The new loan-to-value ratio restrictions that are going to be officially implemented by the Reserve Bank of New Zealand (RBNZ) may have thrown a spanner in the works of your investment goals. As of 1 September this year, you will no longer be able to borrow more than 60 per cent of the value of a property if you are intending to use it as an investment property.
Some banks have already implemented these rules preemptively, but there are still a few strategies that you as an investor can use to continue or start building your portfolio, building wealth and working towards a comfortable retirement through residential property investment.
Firstly, there are the exemptions that the Reserve Bank itself has highlighted: constructing new homes. The LVR restrictions are partly intended to slow the value growth that Auckland and its surrounding areas has seen, which has come about at least partly through lack of supply.
With that in mind, it would be daft to restrict the construction of new homes that would stimulate supply. As such, the RBNZ does not apply LVR restrictions to loans that are going to go towards building new dwellings. You can use this to your advantage, potentially using some of the new land freed up by the proposed Auckland Unitary Plan to literally build wealth from the ground up.
Combine that with the depreciation schedule that you can apply to a fresh build, and it might be time to consider building homes rather than buying them.
Beyond the bank
The new millennium has brought with it a whole heap of interesting financial technologies and services.
Secondly, there is the fact that banks are not the only horses in town, so to speak. There is more than one way to achieve lending for residential property investment, and non-bank lenders are not exactly uncommon.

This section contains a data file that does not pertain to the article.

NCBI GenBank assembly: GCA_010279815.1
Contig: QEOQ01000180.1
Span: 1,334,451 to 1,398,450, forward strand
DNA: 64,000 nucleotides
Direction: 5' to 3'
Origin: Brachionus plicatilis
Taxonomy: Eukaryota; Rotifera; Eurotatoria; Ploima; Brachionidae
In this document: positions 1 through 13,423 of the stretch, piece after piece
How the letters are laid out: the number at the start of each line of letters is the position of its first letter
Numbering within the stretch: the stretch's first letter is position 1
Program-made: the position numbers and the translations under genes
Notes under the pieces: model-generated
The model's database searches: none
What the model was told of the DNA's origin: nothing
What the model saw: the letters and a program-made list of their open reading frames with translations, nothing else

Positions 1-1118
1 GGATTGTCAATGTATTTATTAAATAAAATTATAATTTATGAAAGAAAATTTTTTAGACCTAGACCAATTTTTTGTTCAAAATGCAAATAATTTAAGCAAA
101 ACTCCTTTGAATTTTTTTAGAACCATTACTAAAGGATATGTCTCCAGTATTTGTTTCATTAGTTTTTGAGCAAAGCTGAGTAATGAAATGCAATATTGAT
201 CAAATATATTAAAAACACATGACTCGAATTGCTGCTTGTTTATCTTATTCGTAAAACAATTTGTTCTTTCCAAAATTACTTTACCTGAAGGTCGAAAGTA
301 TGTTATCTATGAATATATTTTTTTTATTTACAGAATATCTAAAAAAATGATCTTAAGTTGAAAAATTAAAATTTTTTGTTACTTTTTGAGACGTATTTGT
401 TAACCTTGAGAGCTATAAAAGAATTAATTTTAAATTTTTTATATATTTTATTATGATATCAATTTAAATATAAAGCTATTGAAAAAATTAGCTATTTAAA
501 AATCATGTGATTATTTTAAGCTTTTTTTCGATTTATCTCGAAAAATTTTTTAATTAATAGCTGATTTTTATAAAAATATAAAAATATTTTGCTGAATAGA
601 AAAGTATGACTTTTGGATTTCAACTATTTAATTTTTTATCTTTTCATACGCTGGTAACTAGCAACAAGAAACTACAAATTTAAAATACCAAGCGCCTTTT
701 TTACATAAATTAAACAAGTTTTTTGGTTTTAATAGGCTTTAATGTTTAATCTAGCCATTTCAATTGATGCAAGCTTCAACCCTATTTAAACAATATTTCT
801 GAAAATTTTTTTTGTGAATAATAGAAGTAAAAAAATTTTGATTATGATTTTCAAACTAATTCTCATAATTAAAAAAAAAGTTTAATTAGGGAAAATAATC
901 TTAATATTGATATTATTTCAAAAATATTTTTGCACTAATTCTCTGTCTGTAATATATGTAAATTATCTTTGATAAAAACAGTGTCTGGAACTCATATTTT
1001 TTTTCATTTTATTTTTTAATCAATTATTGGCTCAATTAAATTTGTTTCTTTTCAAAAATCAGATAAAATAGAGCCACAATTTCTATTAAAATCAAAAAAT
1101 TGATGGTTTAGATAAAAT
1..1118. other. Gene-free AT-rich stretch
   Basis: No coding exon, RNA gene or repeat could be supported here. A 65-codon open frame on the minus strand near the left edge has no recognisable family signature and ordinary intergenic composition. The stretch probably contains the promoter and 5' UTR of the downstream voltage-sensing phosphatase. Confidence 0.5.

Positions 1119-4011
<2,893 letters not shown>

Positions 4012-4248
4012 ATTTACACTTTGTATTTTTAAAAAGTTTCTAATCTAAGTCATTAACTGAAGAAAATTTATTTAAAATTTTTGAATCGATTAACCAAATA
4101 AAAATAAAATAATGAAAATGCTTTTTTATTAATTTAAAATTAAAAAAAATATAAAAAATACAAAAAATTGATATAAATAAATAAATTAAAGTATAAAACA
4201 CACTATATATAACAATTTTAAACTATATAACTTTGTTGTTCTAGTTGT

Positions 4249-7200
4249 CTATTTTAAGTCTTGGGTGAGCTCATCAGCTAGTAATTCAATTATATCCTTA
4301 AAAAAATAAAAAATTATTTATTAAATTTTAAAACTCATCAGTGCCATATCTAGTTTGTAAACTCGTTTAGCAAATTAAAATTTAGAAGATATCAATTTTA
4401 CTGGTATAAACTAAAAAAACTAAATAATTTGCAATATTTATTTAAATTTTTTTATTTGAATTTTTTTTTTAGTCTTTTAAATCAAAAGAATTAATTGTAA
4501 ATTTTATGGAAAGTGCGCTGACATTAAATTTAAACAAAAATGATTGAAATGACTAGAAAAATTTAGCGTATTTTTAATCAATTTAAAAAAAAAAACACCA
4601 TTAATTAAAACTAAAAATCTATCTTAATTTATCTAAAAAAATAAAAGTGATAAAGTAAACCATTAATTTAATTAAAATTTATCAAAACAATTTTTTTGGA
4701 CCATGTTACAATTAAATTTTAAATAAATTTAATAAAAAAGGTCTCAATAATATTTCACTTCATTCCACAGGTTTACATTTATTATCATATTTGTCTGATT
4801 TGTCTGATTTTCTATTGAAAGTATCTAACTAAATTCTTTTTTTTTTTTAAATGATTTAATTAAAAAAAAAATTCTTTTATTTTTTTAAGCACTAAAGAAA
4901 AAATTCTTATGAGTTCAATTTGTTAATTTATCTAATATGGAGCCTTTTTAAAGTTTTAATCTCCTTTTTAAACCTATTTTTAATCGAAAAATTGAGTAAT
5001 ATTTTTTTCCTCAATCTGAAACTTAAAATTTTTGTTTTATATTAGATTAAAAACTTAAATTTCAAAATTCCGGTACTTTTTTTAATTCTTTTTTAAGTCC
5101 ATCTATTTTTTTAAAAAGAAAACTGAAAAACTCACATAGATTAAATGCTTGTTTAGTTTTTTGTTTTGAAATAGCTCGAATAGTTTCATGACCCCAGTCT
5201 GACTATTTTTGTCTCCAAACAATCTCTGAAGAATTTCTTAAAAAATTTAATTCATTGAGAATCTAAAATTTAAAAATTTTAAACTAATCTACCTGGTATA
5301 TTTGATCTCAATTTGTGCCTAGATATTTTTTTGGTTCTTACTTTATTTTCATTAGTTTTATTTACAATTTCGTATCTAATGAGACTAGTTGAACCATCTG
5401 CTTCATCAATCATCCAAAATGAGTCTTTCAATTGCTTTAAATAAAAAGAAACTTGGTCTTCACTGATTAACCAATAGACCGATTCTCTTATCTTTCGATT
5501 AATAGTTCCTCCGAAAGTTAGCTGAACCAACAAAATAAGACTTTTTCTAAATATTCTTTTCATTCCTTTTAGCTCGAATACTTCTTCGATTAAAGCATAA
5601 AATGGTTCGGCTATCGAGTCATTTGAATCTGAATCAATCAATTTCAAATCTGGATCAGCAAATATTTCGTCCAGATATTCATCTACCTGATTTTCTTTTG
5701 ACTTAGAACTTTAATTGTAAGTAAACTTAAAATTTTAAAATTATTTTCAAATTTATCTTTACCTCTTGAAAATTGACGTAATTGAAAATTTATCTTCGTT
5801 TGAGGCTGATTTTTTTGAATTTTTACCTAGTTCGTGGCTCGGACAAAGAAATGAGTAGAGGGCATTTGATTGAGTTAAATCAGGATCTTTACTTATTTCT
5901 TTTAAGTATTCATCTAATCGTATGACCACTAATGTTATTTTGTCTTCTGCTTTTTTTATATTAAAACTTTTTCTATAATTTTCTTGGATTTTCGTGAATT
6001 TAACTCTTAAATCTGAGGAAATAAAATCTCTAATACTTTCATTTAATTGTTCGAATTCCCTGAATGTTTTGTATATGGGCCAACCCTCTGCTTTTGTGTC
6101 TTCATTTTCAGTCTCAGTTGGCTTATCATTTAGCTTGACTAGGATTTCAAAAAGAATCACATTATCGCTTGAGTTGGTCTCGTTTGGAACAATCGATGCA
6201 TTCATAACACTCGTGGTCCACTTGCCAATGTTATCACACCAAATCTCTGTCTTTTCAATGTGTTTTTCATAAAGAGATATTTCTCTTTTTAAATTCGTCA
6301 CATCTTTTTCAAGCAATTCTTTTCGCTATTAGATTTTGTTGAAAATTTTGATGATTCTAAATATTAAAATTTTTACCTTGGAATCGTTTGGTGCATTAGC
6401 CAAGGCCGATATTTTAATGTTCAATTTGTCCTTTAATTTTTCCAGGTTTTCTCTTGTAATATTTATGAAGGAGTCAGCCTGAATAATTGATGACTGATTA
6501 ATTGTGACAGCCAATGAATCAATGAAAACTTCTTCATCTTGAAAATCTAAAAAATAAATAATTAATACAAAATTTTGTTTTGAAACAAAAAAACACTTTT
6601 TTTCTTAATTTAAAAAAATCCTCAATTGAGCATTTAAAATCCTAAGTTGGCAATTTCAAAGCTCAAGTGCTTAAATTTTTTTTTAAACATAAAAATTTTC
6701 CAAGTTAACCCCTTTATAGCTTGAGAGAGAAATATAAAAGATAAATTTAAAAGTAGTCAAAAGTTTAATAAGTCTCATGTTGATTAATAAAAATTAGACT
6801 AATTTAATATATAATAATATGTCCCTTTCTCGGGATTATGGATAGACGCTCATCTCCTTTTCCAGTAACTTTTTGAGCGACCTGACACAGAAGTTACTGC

There are a few different offerings in this regard. The new millennium has brought with it a whole heap of interesting financial technologies and services; perhaps most notably peer-to-peer lending. This particular system allows borrowers to get finance directly from investors, rather than going through the banking middle man. While this is usually suitable for smaller loans, it is also possible to finance your investment this way as well.
On a more traditional note, you can always go for the already-established non-bank lenders. Some of these institutions may be able to provide you with the financing you need to continue or start your property investment portfolio and avoid the LVR restrictions, but ensure you speak to a financial adviser before committing to any particular one.
It's integral you speak to a financial adviser to ensure you're ticking all the boxes.
Finally, there is an additional option if you have already bought your own home. This is a little bit more of a roundabout way than simply avoiding bank lending, but it is a potential method nonetheless.
When going to a bank with a credit request, they will still take the equity in your family home into account when calculating overall LVR. They can take this all the way up to 80 per cent in their equations, while still staying within the rules and restrictions.
This is, as discussed, slightly more complex – it's integral you speak to a financial adviser to ensure you're ticking all the boxes. The new restrictions can be a hurdle, but that doesn't mean they can't be overcome with some lateral thinking and the right advice. You can get the former with some creativity, and the latter from us here at Goodlife Financial Advice.
Here's to your financial independence!
Authorised Financial Adviser / Investment Property Expert
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